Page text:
Simple Harmonic Motion, Springs and Pendulums

Simple Harmonic Motion, Springs and Pendulums

Simple Harmonic Motion

  • An object in simple harmonic motion (SHM) repeats its motion over regular intervals of time, also known as its period.
  • SHM follows a sinusoidal pattern, it can be described using sine or cosine functions.
  • In SHM, the restoring force is directly proportional to the displacement of the object from its equilibrium position and acts in the direction opposite to the displacement.
  • The angular frequency (ω) of the motion is the rate of change of the angle that the motion makes during its oscillation, measured in radians per second.
  • The amplitude of SHM refers to the maximum displacement of the object from its equilibrium position.
  • The phase constant or phase angle (φ) in SHM defines the starting point on the sinusoidal wave.


  • A spring obeys Hooke’s Law which states that the force required to extend or compress a spring by a certain distance is proportional to that distance.
  • The constant of proportionality is known as the spring constant k, measured in N/m.
  • The potential energy stored in a spring when it is either compressed or extended is given by the equation PE = 1/2 kx².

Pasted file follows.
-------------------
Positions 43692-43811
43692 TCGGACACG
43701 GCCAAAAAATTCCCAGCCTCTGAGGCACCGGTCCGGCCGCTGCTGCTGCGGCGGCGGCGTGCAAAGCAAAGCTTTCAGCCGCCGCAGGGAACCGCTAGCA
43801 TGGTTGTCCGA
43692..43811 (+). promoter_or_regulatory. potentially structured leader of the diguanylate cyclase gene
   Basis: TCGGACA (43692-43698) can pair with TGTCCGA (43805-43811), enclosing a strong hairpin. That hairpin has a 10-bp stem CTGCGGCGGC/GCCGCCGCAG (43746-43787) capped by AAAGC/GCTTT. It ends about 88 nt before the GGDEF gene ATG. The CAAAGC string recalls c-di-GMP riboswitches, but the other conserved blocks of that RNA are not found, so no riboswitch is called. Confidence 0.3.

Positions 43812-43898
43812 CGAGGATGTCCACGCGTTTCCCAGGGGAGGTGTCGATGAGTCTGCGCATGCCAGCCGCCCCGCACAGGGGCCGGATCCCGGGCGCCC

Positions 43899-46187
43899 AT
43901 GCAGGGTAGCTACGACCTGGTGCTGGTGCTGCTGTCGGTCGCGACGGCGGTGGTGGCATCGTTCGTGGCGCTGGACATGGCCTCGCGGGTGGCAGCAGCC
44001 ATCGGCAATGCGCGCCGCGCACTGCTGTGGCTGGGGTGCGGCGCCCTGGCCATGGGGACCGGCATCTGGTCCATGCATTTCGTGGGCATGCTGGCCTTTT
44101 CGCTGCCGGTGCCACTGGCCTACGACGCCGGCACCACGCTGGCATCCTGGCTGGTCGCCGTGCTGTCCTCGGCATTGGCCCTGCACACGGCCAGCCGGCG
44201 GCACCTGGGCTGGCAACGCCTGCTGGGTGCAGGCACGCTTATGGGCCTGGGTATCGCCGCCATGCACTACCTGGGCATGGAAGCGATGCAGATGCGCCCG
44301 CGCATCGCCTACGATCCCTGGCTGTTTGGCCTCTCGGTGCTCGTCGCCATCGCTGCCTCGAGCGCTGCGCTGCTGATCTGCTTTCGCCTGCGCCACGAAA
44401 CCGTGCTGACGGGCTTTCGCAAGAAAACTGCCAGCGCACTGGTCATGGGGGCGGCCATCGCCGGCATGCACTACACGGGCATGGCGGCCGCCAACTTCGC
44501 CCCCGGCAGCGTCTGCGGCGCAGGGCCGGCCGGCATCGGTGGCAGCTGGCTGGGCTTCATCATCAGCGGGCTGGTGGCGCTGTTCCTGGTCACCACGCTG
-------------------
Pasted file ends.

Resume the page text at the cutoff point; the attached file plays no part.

• Simple harmonic motion of a spring can be described by the equation x = A cos(ωt + φ), where x is displacement, A is the amplitude of the motion, ω is the angular frequency, and φ is the phase constant.


  • A simple pendulum consists of a mass (the pendulum bob) attached to a string or rod of negligible mass which swings back and forth under the influence of gravity.
  • The time for one complete oscillation or swing back and forth, known as the period of a pendulum, depends on the length of the pendulum and the acceleration due to gravity.
  • The period of a simple pendulum can be given by the equation T = 2π √(L/g), where T is the period, L is the length of the pendulum, and g is the acceleration due to gravity.
  • For small displacements, a pendulum exhibits SHM.
  • In real-world pendulums, damping and friction will cause the oscillations to gradually decrease in amplitude. However, in an ideal simple pendulum, the oscillations continue indefinitely.